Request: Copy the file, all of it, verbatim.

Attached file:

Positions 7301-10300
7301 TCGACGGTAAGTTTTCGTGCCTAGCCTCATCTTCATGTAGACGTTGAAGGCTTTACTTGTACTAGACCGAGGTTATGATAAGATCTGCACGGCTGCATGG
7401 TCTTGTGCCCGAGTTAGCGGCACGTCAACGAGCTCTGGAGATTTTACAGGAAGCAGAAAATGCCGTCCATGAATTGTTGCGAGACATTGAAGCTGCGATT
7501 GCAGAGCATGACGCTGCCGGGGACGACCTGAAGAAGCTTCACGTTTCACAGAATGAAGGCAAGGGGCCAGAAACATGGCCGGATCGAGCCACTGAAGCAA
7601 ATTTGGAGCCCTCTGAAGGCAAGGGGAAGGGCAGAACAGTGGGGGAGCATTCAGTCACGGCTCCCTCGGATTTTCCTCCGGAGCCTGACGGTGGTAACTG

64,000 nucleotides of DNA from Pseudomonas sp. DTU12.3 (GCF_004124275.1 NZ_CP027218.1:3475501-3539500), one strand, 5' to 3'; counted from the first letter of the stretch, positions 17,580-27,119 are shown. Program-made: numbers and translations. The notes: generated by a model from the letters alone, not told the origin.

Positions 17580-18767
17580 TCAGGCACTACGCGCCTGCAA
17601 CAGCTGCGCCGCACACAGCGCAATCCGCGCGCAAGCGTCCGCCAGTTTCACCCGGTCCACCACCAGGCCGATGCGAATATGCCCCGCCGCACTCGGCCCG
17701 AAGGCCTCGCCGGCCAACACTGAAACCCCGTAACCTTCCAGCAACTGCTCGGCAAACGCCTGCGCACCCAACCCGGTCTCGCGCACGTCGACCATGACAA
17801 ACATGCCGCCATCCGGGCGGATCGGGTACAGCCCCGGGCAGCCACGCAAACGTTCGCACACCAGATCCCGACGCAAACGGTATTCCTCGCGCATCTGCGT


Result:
Positions 7301-10300
7301 TCGACGGTAAGTTTTCGTGCCTAGCCTCATCTTCATGTAGACGTTGAAGGCTTTACTTGTACTAGACCGAGGTTATGATAAGATCTGCACGGCTGCATGG
7401 TCTTGTGCCCGAGTTAGCGGCACGTCAACGAGCTCTGGAGATTTTACAGGAAGCAGAAAATGCCGTCCATGAATTGTTGCGAGACATTGAAGCTGCGATT
7501 GCAGAGCATGACGCTGCCGGGGACGACCTGAAGAAGCTTCACGTTTCACAGAATGAAGGCAAGGGGCCAGAAACATGGCCGGATCGAGCCACTGAAGCAA
7601 ATTTGGAGCCCTCTGAAGGCAAGGGGAAGGGCAGAACAGTGGGGGAGCATTCAGTCACGGCTCCCTCGGATTTTCCTCCGGAGCCTGACGGTGGTAACTG

64,000 nucleotides of DNA from Pseudomonas sp. DTU12.3 (GCF_004124275.1 NZ_CP027218.1:3475501-3539500), one strand, 5' to 3'; counted from the first letter of the stretch, positions 17,580-27,119 are shown. Program-made: numbers and translations. The notes: generated by a model from the letters alone, not told the origin.

Positions 17580-18767
17580 TCAGGCACTACGCGCCTGCAA
17601 CAGCTGCGCCGCACACAGCGCAATCCGCGCGCAAGCGTCCGCCAGTTTCACCCGGTCCACCACCAGGCCGATGCGAATATGCCCCGCCGCACTCGGCCCG
17701 AAGGCCTCGCCGGCCAACACTGAAACCCCGTAACCTTCCAGCAACTGCTCGGCAAACGCCTGCGCACCCAACCCGGTCTCGCGCACGTCGACCATGACAA
17801 ACATGCCGCCATCCGGGCGGATCGGGTACAGCCCCGGGCAGCCACGCAAACGTTCGCACACCAGATCCCGACGCAAACGGTATTCCTCGCGCATCTGCGT